It’s important to know whether your business needs to pay payroll tax because your business might be closer to the payment threshold than you think. Payroll tax is different in each state and territory and as a result, it can be complicated to assess when you have staff in multiple locations around Australia. Payroll tax can be further complicated if you operate your business through various group structures or use certain contractors. This article will explain the concept of payroll tax and help you understand when your business needs to pay it.

What is Payroll Tax?

Payroll tax is a tax that is assessed on an employee’s wages. Not every business has to pay payroll tax. You only have to pay it if your total wages exceed your state or territory’s tax-free threshold amount set out below.

Payroll tax is generally lodged and paid monthly to your state or territory’s Revenue Office. You should also check with the Revenue Office if your business qualifies for a payroll tax exemption.

Does My Business Have to Pay Payroll Tax, and if so, How Much Do I Pay?

State Payroll Tax Thresholds Payroll Tax Rate
New South Wales NSW businesses must pay payroll tax if the total wages that you have paid meet the following thresholds:

  • $750,000 (annually);
  • $57,534 (28 day month);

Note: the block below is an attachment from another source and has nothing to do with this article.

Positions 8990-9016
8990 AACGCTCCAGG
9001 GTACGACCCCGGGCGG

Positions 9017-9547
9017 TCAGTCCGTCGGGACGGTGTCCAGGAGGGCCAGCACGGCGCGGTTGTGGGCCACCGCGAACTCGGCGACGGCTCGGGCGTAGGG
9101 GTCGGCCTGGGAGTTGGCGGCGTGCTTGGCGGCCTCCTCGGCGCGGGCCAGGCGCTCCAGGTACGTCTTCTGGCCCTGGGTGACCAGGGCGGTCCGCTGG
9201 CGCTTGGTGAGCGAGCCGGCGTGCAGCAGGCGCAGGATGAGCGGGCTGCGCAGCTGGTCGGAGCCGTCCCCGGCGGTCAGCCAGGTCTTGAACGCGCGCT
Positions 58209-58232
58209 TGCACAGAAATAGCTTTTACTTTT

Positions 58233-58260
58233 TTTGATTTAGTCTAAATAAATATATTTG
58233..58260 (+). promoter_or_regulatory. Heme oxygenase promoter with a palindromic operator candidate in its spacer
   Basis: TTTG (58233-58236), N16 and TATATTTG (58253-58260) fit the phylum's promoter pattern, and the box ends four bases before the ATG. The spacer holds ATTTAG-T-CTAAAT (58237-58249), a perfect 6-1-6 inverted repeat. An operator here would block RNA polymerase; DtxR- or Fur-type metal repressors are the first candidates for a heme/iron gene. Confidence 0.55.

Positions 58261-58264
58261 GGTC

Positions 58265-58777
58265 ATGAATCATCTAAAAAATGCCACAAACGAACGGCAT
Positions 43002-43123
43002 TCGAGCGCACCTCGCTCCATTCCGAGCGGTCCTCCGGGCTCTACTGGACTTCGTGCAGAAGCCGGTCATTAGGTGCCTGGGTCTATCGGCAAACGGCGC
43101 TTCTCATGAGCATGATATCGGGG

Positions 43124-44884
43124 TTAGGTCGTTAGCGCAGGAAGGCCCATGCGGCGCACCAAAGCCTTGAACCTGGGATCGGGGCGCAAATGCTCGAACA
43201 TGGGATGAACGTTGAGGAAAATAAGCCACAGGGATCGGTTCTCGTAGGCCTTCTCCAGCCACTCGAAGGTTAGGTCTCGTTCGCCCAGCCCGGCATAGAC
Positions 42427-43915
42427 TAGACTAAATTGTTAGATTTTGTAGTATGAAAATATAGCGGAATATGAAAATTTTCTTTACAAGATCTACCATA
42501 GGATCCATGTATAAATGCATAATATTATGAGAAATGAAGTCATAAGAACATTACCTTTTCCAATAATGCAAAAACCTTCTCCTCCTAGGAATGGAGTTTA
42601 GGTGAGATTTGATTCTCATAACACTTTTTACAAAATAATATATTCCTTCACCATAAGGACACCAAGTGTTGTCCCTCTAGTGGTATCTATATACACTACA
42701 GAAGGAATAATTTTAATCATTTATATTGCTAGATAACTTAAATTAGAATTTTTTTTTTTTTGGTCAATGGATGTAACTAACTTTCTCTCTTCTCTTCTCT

• $61,644 (30 day month); or
  • $63,699 (31 day month).
5.45%.
Victoria Victorian businesses must pay payroll tax if the total wages that you have paid meet the following thresholds:

  • $625,000 (annually); or
  • $52,084 (monthly).
4.85% or 3.65% for regional employers.
Queensland Queensland businesses must pay payroll tax if the total wages that you have paid meet the following thresholds:

  • $1,100,000 (annually); or
  • $91,666 (monthly).
4.75%
Western Australia WA businesses must pay payroll tax if the total wages that you have paid meet the following thresholds:

  • $850,000 (annually); or
  • $70,833 (monthly).

The amount of tax you need to pay increases between $850,000 and $7.5 million.

5.5%
Australian Capital Territory ACT businesses must pay payroll tax if the total wages paid meet the following thresholds:

  • $2,000,000 (annually); or
  • $166,666.66 (monthly).
6.85%
Tasmania Tasmanian businesses must pay payroll tax if the total wages paid meet the following thresholds:

  • $1,250,000 (annually);
  • $95,890 (28 day month);
  • $102,740 (30 day month); or
  • $106,164 (31 day month).
6.1%.
Northern Territory NT businesses must pay payroll tax if the total wages paid meet the following thresholds:

  • $1,500,000 (annually); or
  • $125,000 (monthly).
5.5%
South Australia SA businesses must pay payroll tax if the total wages paid meet the following thresholds:

  • $600,000 (annually); or
  • $50,000 (monthly).